A Dog Rose was just itching to be photographed - did anyone else make itching powder out of the hips many years ago when H & S in schools didn't exist.

Where to next? A breezy night might make an earlyish start on the Prom an option.
In the meantime let us know what was doing its best to avoid you in your outback.

Thursday 28 June 2012

More surprises

The Safari managed to get out on a full Patch 1 walk yesterday evening and after a day of surprises at work was granted one more by the Surprise Gods! Nothing appeared anything out of the ordinary as we climbed the hill, rounding the corner Frank’s nemesis Blue and his two hench-dogs weren’t at the gate ready to pounce and the Peregrine wasn’t on the tower, all seemed normal. At the Golden Triangle it was good to see a Song Thrush collecting food for hidden nestlings and an unseen Greenfinch sang loudly. We walked into the park and immediately heard a Blackcap and saw a Speckled Wood, nothing unusual there. We watched the butterfly flit along the track in front of us and once at the more open area of the Butterfly Zone it hung a right over the Bramble patch. Something rather large on the Brambles caught our eye...a huge Tree Bee, very possibly Blackpool’s first record (Anyone know any different?). We watched her for a good few minutes but no flamin camera!!! Gee are they a bonny bee!
A Chiffchaff was also singing on and off. Frank decided he wanted to wander round the rough field so we followed him – he dived straight into the filthy puddle – bad dog! After dragging him out (not quite by his ears!) we thought he best have a mooch through the long grass to dry off a bit...but then he found another puddle, again muddy – he did disturb a couple of Large Skippers and a little further on another couple although it could have been one of the first doubling back and a third.
It became rather humid as the evening wore on and after we’d woken up from the dream that Spain v Portugal was a good match we took Frank out. Several moths were seen, one of which was probably a Brimstone.

(Old pic from the moth trap)
This morning saw us back on Patch 2 where there was some of the most ominous cloud formations we’ve ever seen fortunately drifting northwards away from us, we hoped to get a pic but by the time we’d got back to the office and the camera they’d dissipated. Talking of cameras, one of yesterday’s dunked ones seems to be fine (the more expensive) but the handy little compact isn’t responding to treatment yet.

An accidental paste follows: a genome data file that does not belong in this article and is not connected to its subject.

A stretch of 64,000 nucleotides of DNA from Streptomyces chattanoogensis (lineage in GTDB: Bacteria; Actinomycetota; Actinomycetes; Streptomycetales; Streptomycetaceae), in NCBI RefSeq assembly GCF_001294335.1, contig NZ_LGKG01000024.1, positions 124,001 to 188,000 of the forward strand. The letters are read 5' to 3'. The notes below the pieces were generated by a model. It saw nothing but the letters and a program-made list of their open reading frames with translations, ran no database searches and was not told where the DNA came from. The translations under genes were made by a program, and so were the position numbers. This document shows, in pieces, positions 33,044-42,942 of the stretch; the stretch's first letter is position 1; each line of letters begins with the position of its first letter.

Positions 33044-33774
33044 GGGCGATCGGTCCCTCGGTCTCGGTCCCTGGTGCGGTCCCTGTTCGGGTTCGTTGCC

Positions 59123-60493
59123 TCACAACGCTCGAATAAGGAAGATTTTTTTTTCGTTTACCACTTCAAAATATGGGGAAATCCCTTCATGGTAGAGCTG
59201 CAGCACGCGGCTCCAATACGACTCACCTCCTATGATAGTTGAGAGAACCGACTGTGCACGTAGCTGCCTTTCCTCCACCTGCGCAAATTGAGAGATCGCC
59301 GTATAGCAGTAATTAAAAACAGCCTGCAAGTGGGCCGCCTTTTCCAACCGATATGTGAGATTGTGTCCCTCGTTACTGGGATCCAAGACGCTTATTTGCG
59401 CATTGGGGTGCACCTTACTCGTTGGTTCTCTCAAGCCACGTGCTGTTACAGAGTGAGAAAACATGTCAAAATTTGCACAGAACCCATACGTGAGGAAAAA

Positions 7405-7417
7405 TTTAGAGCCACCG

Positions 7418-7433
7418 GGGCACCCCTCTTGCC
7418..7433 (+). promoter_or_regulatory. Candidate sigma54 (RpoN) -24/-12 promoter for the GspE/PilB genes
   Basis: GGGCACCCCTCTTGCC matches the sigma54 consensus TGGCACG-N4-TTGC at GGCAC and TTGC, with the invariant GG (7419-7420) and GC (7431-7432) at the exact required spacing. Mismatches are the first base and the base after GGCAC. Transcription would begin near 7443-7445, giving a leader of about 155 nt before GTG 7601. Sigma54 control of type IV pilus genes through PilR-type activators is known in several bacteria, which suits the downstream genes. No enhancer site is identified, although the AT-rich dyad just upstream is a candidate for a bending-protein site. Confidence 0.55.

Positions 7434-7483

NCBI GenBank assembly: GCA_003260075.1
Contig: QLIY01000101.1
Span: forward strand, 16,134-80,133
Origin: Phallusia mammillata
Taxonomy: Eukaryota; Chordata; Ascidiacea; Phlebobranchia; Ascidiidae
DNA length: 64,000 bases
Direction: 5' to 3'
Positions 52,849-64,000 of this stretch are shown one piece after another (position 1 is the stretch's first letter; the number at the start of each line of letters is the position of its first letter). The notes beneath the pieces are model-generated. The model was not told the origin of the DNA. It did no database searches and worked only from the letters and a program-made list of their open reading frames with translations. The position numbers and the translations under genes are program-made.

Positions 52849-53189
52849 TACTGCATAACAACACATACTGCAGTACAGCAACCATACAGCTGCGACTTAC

Three Grey Seals and one of the big lumps of driftwood were seen along with the lone male Common Scoter, a dozen or so of his friends flew south at range followed a few minutes later by another 75 or so. Also at range was a skua sp which disappeared once it dropped below the horizon. Three pairs of unidentified terns made their way southwards as did another surprise, three Mute Swans, a Shelduck also appeared out of the gloom to the north – were they all escaping so rotten weather?
At lunchtime we got the periscope from the cupboard and headed off to the beach. No good! Too dull today due to a thunderstorm brewing out at sea. There were some good flickers of lightning including one massive one bouncing along the base of the clouds for about 10 miles and a couple of others that forked into sea.
We tried to get pics of the Plumose Anemone but now think a bright sunny day is needed along with a dark cowl over our head – we’ll get there in the end!

Another anemone was seen in the same pot, this one bright orange, Elegant Anemone, Sagartia elegans - thanks to  DB for the ID. Easier to get a pic of it from above the water surface even if the shutter speed is still too slow. 

A meander along the beach before the deluge arrived gave us plenty of Sea Potatoes, a few more Hermit Crab-free Edible Whelk shells and two clumps of Squid eggs.

With large drops of rain landing with decided thuds on the beach we thought it best to leave and let the fishermen down on the water’s edge be the target for any more lightning that might be around.

Where to next? A day off tomorrow then the weekend so anything could happen! Who knows- even the moth trap might get an airing!
In the meantime let us know how hot n sultry it was in your outback

Wednesday 27 June 2012

A day full of surprises

The Safari wasn’t out long as usual on Patch 1 but still managed to get a patch tick when a pair of Great Black Backed Gulls (P1 #36) flew over calling loudly and causing a more than a bit of panic amongst the rooftop nesting Herring and Lesser Black Back Gulls. Just goes to show how little we’ve done on the patch this year if we’ve had to wait a few days short of a full six months to find this species AND we’re still waiting for a Patch 1 Common Gull!!!